• Katalóg Galérie HIT (2011)

    I do not attend the openings at the HIT Gallery. It is cold there, I do not drink wine, they rarely have spirits and there are loads of people who make the exhibited works unapproachable and invisible. But I heard that Roman Ondák was seen there, and Ilona Németh, Sandra Kusá, Piotrek Stasiowski, Denisa Lehocká with Boris Ondreička, Lucia Tkáčová, Lucia Gavulová, XYZ, Daniel Grúň, Edit András, Marina Grźnić and even some people from IBM. And beside them, a bunch of other artists, acquaintances and obviously the family of „drosophilae melangoastri“. After all I go to see the works in the cellar, which seems to mean so much, some days after this parade. In spite of the rather specific location “under” the AFAD, the gallery is by far the best thing that has evolved from the Slovak non-profit, non-commercial art scene. When I am there, I am always delighted in seeing high-quality exhibitions. I am not talking only about specific works; it’s also how it is presented, and what is questioned. Each show is compiled according to the intrinsic logic going hand in hand with the profile of the gallery, and thanks to its coordinators – curators Jaro Varga and Dorota Kenderová, they are distributed in an even rhythm of emerging and established artists’ presentations. The catalogue, you are holding in your hands, is a summary of activities of the HIT Gallery over the last couple of years. The book itself gives testimony about the gallery as well as about the people involved in creating it. It is nonintrusive, accordingly content and most of all beneficial. It contains photos from the exhibitions, and rather than including not-alwaysinteresting theoretical texts, you will be able to read emails from around the time the exhibitions were born. Beside the fact that it is interesting and also entertaining reading, I also consider this publication being a manual of curating. Problems of creation, dynamics of project formation, hurdles and bumps, all are revealed as if through another form of capturing the oral history, shortly everything what artists and curators encounter in real life. Through all those years that HIT exists, it has become an important organic component of the contemporary art scene. And not only in Slovakia! Ambitions of artists to exhibit in this (already – by far – not experimental) space prove its expansion as well as its ability to get into the public awareness also abroad. This gallery represents a strange, unique phenomenon in our culture. And analogously, it does not show the whole picture. For relevant reactions from our home environment we will probably have to wait. Still, we can rejoice, that whatever happens in the future, the following generations will have in their hands the document. The document being a source, evidence and testimony at once. Enjoy the riffling through the book! Július Barczi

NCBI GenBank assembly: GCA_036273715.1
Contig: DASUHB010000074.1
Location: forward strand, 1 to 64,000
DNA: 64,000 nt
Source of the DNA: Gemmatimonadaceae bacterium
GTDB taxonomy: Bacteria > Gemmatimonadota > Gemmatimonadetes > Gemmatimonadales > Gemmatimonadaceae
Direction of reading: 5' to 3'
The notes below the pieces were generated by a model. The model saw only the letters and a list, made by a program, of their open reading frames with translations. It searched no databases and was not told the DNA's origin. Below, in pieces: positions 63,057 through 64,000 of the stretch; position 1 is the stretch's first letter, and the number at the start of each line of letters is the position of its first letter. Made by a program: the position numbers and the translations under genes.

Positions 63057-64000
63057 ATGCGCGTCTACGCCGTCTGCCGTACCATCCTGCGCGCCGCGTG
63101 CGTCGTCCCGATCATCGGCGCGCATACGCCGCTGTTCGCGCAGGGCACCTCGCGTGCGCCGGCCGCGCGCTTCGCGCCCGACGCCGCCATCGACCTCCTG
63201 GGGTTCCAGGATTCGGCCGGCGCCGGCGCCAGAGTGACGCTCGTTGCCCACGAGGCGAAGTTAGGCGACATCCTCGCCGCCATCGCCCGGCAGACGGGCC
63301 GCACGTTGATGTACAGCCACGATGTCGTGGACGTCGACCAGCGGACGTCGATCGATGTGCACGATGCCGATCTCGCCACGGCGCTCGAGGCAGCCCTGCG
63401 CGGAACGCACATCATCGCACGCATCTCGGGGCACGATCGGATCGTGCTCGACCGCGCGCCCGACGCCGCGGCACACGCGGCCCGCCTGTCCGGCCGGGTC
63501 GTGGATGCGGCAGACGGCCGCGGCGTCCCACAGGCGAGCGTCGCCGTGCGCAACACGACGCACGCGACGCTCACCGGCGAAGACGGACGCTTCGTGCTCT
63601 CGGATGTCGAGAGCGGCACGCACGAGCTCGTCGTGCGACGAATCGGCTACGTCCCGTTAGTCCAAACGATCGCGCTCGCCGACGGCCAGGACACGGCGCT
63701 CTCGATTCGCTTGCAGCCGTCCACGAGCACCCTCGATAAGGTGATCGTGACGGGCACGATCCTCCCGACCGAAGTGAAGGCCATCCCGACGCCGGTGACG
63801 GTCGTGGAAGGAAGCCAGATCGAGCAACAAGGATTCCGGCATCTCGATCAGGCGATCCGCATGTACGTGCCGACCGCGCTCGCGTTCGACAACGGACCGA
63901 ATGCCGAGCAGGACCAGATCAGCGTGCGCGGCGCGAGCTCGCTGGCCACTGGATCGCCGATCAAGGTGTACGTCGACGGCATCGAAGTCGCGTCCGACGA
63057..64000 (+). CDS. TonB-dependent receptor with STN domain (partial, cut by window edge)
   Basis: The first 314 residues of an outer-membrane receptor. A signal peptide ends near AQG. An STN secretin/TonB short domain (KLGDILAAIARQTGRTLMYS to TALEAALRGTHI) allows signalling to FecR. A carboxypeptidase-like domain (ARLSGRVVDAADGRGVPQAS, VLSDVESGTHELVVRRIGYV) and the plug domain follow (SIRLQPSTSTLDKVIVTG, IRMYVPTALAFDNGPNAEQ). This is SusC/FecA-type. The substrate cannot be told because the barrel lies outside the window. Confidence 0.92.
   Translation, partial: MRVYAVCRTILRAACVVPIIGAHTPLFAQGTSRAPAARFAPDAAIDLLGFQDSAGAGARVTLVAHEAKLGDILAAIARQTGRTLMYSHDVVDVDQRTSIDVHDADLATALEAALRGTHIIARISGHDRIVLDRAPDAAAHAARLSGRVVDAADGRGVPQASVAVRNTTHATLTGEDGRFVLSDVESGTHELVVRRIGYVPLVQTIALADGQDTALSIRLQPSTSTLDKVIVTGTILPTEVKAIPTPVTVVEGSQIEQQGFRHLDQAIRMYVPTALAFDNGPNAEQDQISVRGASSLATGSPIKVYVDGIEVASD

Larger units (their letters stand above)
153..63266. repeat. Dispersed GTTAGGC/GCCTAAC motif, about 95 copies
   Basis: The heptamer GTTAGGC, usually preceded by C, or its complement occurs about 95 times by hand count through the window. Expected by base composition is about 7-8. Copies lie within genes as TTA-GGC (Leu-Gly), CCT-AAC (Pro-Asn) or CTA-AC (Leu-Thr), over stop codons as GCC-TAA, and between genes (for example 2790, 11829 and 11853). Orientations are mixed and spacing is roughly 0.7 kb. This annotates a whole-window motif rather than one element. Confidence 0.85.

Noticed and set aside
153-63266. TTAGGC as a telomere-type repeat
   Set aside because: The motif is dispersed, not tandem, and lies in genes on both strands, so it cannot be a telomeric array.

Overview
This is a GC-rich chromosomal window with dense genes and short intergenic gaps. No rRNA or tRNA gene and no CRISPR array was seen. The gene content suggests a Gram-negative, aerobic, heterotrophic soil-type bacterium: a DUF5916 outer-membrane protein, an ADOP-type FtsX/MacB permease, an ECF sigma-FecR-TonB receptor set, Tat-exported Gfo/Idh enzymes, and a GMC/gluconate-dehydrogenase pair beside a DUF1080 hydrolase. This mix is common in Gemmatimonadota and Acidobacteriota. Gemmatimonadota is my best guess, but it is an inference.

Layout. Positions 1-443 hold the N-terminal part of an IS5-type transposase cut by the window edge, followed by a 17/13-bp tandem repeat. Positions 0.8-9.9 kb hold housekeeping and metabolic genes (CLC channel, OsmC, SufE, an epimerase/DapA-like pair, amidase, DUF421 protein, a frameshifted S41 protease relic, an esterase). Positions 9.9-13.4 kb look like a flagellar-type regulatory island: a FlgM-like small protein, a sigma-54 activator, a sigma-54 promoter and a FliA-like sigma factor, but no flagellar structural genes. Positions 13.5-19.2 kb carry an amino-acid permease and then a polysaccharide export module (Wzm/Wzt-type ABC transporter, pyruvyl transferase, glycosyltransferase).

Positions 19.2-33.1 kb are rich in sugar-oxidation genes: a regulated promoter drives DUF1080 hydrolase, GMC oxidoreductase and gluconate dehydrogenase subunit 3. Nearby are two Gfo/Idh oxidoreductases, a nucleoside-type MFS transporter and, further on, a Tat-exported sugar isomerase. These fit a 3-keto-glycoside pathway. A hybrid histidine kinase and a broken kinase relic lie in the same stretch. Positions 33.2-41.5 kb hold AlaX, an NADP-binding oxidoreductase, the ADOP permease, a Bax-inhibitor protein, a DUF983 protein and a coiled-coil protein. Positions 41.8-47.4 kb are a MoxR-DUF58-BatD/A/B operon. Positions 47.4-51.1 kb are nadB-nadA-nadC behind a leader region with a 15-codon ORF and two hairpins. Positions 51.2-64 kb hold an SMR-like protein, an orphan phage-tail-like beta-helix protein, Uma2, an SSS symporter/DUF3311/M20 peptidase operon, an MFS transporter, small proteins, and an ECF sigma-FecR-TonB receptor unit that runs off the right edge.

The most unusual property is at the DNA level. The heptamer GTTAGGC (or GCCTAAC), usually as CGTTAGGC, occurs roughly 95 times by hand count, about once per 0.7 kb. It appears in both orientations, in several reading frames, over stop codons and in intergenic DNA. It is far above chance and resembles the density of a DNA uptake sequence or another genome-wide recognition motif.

• Is the Future Boring? (2014)

    Editors collected textual and visual material from 42 artists from different countries who responded to problems related to the current role of the artist, his ability to project the future of art, artist and art institution, the future of artistic engagement and the future of communities, humankind, planet, cosmos. A little ironic title and objective of the project is testing determination of artists to participate in designing new utopias, or resign from this ambition and remain in the present, or turn to the past. The book attempts to trace the artist's perception of his own mission. The book was supported by Intenda Foundation and the Ministry of Culture of the Slovak Republic.
  • PARTYSLAVA (2009)

    Book edited by Andreas Fogarasi in collaboration with Galeria HIT and students of Academy of Fine Arts and Design in Bratislava
  • Revolution Without Movement PROGRAMME (2014)

    Ten days of discursive projects, performative lectures and yoga practice 18.11.-28.11.2014
  • Revolution without Movement (2014)

    The project Revolution Without Movement brings together artistic practices that manifest and refer to the subtle forms of social non-movements and potential communities of sentiment.